Community

Teach patience by planting seeds

All parents know that patience is not common in young children. Maybe that is true for all of us. However, patience is something that each child must learn.

When your child enters school, she needs to be able to sit quietly while she waits for her turn or learn to hold up her hand and wait to be called upon. She needs to be able to be quiet while you answer the phone and learn that her question will have to wait until you are finished to give her the answer she wants. Even waiting for dinner is a lesson in patience. So like many other things, even patience is something parents actively need to be teaching their child.

One of the ways to teach patience to your child is by planting seeds. It is also a wonderful task to do together. You can buy the seeds together. It takes a minimum of space to plant them. You can let the task of watering the seeds be your child?s, but you may first need to show her how so that it isn't overdone. And then you wait. And she waits.

A good kind of seed to begin with is radishes. They grow fast so the child will not have to wait as long as for slower growing seeds. You will be surprised at the speed at which they grow and so will she. It will be days before they sprout. As your child sees the progress of her plants, she will be excited and feel good about herself for what she has accomplished.

Planting seeds not only teaches patience, but also teaches responsibility (watering them), planning ahead, curiosity and communication, and it raises self-esteem.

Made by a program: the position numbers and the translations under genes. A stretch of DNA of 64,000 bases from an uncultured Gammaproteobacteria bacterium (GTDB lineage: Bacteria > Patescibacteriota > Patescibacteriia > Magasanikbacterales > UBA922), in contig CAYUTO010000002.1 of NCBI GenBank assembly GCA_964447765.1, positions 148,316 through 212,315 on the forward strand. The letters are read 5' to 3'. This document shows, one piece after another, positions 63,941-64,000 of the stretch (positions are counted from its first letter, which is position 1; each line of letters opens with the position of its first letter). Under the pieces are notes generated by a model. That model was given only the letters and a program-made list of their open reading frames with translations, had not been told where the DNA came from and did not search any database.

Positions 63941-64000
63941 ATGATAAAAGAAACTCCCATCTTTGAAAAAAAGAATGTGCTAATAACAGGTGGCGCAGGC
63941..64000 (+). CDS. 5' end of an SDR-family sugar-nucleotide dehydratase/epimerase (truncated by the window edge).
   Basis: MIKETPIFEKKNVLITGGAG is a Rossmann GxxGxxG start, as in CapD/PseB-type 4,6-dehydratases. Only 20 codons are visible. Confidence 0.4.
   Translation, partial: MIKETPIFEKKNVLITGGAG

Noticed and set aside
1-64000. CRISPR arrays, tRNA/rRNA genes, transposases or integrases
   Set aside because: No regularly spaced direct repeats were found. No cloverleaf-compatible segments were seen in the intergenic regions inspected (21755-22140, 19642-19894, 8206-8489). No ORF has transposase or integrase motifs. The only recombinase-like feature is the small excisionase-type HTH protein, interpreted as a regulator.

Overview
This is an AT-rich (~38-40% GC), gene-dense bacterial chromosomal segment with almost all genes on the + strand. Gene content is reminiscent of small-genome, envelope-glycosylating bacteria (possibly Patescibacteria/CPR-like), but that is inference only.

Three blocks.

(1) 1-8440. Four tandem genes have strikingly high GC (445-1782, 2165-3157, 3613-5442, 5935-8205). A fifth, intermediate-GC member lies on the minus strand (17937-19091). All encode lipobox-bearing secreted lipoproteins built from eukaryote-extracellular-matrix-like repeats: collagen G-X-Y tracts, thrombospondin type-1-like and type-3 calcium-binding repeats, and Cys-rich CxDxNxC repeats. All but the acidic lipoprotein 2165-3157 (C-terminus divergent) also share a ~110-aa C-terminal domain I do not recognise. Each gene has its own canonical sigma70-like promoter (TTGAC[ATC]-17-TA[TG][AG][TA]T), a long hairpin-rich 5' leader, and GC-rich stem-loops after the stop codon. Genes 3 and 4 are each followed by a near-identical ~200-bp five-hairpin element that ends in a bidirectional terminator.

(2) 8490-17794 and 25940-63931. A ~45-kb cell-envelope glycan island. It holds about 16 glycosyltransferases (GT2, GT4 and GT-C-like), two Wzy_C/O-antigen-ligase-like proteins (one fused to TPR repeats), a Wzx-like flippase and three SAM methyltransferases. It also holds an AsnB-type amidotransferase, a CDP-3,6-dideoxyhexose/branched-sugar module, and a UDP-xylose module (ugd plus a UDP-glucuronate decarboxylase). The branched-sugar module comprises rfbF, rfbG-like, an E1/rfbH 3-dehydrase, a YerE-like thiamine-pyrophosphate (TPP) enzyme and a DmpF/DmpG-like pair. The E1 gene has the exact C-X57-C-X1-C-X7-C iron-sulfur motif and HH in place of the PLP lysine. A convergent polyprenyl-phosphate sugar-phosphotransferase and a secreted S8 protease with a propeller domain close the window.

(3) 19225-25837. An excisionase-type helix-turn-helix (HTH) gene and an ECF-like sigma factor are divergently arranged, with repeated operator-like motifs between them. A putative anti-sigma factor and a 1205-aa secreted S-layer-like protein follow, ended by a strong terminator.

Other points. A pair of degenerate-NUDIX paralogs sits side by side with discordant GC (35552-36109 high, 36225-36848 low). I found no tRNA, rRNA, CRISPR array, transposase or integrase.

Talk about patience. The old saying that "Patience is a virtue" has merit. Make sure when she waits for something that you comment on how pleased you are that she waited so patiently. We need to learn to make a big deal of the many things our children do correctly.

Cynthia Martin is the founder of the First Teacher program and director of Parenting Matters Foundation. Reach Martin at pmf@olypen.com or at 681-2250.

EMAIL NEWSLETTERS

Latest news, top stories, and community events,
delivered to your inbox.

We encourage an open exchange of ideas on this story's topic, but we ask you to follow our guidelines for respecting community standards. Personal attacks, inappropriate language, and off-topic comments may be removed, and comment privileges revoked, per our Terms of Use. Please see our FAQ if you have questions or concerns about using Facebook to comment.
blog comments powered by Disqus

Read the latest Green Edition

Browse the print edition page by page, including stories and ads.

Sep 24 edition online now. Browse the archives.